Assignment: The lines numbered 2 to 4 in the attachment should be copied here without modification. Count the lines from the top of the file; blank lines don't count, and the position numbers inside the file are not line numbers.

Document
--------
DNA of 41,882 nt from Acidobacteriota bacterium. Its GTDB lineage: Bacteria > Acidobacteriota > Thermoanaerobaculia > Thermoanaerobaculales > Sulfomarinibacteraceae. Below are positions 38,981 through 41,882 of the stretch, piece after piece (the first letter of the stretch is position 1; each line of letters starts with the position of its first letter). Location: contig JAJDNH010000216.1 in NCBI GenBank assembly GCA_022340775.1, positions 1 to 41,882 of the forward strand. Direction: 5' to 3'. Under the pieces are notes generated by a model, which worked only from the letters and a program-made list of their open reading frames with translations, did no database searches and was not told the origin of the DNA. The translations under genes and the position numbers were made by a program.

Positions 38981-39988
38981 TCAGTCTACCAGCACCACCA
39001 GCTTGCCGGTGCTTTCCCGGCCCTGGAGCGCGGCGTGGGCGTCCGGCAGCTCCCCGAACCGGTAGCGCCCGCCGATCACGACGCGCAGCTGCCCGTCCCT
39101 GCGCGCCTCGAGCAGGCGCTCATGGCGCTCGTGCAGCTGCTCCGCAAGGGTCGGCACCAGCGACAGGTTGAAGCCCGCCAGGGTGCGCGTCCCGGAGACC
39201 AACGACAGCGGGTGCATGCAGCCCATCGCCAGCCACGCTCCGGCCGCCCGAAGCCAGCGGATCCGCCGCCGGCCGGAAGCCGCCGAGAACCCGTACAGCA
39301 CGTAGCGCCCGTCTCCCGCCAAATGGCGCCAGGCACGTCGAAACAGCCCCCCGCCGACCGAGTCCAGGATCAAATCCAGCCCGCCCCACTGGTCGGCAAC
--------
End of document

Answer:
Positions 38981-39988
38981 TCAGTCTACCAGCACCACCA
39001 GCTTGCCGGTGCTTTCCCGGCCCTGGAGCGCGGCGTGGGCGTCCGGCAGCTCCCCGAACCGGTAGCGCCCGCCGATCACGACGCGCAGCTGCCCGTCCCT